We have to create a collective vision and demand change rather than waiting for elected officials to do this for us – the few good ones we have are inundated with the many more that are worse than worthless. We can only do this if we successfully build stronger tribes of like-minded people. We are all waiting for ‘the shift’ with many young people even claiming to ‘have awakened’. Well what the heck, you have to be dead to not see that something will change!! So what? I’ve been listening to people like that for the last 30 years. We need really clever people to lead us there- is that you? Your mind is clever but we require more. Do you have what it takes to do the work, every day, to affect the change that needs to happen? As Gandhi said l “be the change you wish to see in the world”? Sometimes it’s easier than other times.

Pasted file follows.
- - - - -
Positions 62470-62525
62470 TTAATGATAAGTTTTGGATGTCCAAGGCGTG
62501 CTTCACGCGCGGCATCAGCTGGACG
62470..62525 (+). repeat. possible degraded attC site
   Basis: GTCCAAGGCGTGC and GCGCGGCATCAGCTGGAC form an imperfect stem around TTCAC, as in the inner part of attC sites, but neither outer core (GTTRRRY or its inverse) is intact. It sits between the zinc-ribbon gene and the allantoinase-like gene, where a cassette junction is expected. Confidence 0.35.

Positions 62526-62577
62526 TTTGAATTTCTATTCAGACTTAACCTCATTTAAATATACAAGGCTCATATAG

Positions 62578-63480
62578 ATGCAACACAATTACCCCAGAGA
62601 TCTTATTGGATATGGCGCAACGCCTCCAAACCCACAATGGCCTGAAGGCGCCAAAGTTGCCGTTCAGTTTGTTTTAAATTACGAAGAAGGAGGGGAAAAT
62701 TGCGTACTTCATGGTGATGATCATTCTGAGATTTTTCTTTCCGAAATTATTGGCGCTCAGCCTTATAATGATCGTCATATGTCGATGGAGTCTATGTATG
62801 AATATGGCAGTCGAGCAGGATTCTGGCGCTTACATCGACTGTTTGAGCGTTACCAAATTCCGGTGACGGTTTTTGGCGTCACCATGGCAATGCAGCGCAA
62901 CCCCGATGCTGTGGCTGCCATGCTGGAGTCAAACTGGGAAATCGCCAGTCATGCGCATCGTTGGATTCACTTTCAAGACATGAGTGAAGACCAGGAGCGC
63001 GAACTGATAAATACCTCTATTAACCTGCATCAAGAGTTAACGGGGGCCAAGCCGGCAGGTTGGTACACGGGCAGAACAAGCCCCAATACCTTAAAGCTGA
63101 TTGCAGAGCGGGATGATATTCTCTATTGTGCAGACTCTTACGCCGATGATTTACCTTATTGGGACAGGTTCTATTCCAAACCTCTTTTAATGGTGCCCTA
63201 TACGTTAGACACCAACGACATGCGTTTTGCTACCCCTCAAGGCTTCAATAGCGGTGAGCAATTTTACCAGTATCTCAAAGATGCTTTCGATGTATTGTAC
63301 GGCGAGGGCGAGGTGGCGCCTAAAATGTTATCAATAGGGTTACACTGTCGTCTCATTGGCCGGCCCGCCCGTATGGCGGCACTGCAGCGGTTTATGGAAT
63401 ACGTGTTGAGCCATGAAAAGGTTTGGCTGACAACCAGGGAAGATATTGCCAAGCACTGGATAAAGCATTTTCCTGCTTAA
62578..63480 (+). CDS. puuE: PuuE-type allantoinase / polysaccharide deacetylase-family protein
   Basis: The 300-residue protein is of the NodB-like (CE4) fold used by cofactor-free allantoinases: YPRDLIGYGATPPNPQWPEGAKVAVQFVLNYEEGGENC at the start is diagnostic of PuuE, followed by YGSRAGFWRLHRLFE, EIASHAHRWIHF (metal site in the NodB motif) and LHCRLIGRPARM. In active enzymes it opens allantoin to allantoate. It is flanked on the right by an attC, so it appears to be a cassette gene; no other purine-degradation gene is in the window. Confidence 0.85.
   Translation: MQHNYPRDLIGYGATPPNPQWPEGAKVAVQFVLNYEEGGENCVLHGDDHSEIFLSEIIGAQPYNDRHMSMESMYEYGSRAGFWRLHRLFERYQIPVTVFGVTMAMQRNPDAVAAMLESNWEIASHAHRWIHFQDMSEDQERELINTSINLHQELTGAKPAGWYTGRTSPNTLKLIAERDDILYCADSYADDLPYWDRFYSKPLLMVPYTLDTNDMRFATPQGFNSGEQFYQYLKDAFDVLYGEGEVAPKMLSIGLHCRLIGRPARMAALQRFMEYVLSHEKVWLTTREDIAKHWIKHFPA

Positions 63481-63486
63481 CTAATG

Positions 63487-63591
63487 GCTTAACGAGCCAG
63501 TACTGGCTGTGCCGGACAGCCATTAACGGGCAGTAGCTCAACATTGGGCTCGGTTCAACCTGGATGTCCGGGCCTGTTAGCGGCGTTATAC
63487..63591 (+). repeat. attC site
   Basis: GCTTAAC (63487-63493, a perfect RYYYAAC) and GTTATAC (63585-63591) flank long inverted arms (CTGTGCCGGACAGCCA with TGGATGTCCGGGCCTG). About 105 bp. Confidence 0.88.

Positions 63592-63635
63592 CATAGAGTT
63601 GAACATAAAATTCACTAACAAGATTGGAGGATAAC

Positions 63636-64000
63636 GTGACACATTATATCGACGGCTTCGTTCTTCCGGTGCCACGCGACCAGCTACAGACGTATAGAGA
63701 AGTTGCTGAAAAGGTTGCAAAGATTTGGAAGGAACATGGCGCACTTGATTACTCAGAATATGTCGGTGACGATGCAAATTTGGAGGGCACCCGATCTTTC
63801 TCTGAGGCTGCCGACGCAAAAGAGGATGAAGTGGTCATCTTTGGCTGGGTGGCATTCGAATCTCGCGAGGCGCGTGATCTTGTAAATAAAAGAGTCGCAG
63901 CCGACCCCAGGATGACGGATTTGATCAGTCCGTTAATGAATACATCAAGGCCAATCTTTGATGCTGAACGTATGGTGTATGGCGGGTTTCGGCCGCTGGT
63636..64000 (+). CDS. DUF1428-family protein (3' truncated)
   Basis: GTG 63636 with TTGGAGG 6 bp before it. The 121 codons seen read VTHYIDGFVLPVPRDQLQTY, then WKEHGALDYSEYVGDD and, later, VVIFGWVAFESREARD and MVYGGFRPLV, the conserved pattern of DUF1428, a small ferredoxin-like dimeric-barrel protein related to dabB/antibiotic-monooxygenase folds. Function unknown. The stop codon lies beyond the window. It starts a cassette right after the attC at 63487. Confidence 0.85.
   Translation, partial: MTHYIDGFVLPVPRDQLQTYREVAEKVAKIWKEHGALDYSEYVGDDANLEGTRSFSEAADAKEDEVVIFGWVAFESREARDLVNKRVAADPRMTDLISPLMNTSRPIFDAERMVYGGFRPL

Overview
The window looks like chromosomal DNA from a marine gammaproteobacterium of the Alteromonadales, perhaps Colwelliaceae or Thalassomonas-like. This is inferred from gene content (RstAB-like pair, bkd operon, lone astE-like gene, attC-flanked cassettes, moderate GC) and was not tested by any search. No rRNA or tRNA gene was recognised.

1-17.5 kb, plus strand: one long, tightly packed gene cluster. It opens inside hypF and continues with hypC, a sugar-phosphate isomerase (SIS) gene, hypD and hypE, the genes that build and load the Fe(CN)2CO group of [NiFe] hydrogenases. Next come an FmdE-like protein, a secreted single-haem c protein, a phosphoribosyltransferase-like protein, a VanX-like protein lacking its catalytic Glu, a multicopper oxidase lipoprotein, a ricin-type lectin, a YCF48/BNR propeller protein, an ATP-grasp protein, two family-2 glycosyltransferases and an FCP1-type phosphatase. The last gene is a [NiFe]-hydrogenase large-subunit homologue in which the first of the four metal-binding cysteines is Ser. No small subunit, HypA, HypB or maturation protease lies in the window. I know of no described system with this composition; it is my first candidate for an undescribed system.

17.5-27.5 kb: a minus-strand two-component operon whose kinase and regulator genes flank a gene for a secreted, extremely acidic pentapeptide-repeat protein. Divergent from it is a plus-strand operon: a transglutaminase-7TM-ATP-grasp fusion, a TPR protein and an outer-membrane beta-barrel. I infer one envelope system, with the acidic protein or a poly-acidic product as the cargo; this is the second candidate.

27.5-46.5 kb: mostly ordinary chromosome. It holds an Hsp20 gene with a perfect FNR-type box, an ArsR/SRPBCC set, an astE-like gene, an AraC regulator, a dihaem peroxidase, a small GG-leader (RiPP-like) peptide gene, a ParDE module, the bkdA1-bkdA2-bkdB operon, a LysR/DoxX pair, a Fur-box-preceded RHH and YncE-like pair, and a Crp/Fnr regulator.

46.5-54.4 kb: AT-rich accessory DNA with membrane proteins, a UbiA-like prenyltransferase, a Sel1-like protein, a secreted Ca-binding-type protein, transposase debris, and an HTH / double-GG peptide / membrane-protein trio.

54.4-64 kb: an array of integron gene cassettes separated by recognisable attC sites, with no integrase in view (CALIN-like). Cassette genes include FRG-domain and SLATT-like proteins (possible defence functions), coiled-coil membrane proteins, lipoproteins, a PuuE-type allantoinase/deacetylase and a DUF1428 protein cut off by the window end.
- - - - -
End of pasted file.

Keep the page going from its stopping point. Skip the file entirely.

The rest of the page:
Is this is simply a problem looking for a solution? Are we approaching this like we would any other difficulty in our lives – a broken motor, or ‘whats for dinner’? Have we applied all of the skills learned from thinking outside the box to remedy this? Are we making the most of our leadership skills? Have we been beaten down to the point of inability? Can we pull ourselves back upright, use all of our charisma, passion, intelligence, persistence, leadership, and creative problem solving to remedy what we see that isn’t working in our world to affect positive change?

Or is it, as Paul Levy asserts in his book Dispelling Wetiko, group psychosis?